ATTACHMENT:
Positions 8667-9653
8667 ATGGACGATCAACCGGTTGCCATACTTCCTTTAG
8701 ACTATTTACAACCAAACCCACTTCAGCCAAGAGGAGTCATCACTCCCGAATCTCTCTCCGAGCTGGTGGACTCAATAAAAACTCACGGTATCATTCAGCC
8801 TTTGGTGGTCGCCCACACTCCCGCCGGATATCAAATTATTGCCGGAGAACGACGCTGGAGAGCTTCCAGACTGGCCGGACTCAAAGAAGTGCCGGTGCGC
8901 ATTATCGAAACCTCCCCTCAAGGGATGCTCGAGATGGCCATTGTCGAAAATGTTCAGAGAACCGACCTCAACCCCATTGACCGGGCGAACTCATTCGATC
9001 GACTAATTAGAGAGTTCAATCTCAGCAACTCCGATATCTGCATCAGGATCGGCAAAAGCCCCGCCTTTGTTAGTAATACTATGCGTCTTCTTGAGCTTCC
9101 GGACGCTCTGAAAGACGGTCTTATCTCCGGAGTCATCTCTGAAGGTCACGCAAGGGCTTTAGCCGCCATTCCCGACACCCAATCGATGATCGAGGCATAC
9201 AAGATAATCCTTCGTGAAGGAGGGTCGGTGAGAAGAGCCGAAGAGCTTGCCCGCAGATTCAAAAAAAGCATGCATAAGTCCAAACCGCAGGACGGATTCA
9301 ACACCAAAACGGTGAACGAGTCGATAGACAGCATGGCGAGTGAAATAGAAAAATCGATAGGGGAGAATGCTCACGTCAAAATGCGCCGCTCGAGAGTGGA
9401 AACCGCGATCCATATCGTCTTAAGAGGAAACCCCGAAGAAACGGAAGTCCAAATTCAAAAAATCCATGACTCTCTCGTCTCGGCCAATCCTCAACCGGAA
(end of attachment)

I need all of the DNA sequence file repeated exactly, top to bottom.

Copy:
Positions 8667-9653
8667 ATGGACGATCAACCGGTTGCCATACTTCCTTTAG
8701 ACTATTTACAACCAAACCCACTTCAGCCAAGAGGAGTCATCACTCCCGAATCTCTCTCCGAGCTGGTGGACTCAATAAAAACTCACGGTATCATTCAGCC
8801 TTTGGTGGTCGCCCACACTCCCGCCGGATATCAAATTATTGCCGGAGAACGACGCTGGAGAGCTTCCAGACTGGCCGGACTCAAAGAAGTGCCGGTGCGC
8901 ATTATCGAAACCTCCCCTCAAGGGATGCTCGAGATGGCCATTGTCGAAAATGTTCAGAGAACCGACCTCAACCCCATTGACCGGGCGAACTCATTCGATC
9001 GACTAATTAGAGAGTTCAATCTCAGCAACTCCGATATCTGCATCAGGATCGGCAAAAGCCCCGCCTTTGTTAGTAATACTATGCGTCTTCTTGAGCTTCC
9101 GGACGCTCTGAAAGACGGTCTTATCTCCGGAGTCATCTCTGAAGGTCACGCAAGGGCTTTAGCCGCCATTCCCGACACCCAATCGATGATCGAGGCATAC
9201 AAGATAATCCTTCGTGAAGGAGGGTCGGTGAGAAGAGCCGAAGAGCTTGCCCGCAGATTCAAAAAAAGCATGCATAAGTCCAAACCGCAGGACGGATTCA
9301 ACACCAAAACGGTGAACGAGTCGATAGACAGCATGGCGAGTGAAATAGAAAAATCGATAGGGGAGAATGCTCACGTCAAAATGCGCCGCTCGAGAGTGGA
9401 AACCGCGATCCATATCGTCTTAAGAGGAAACCCCGAAGAAACGGAAGTCCAAATTCAAAAAATCCATGACTCTCTCGTCTCGGCCAATCCTCAACCGGAA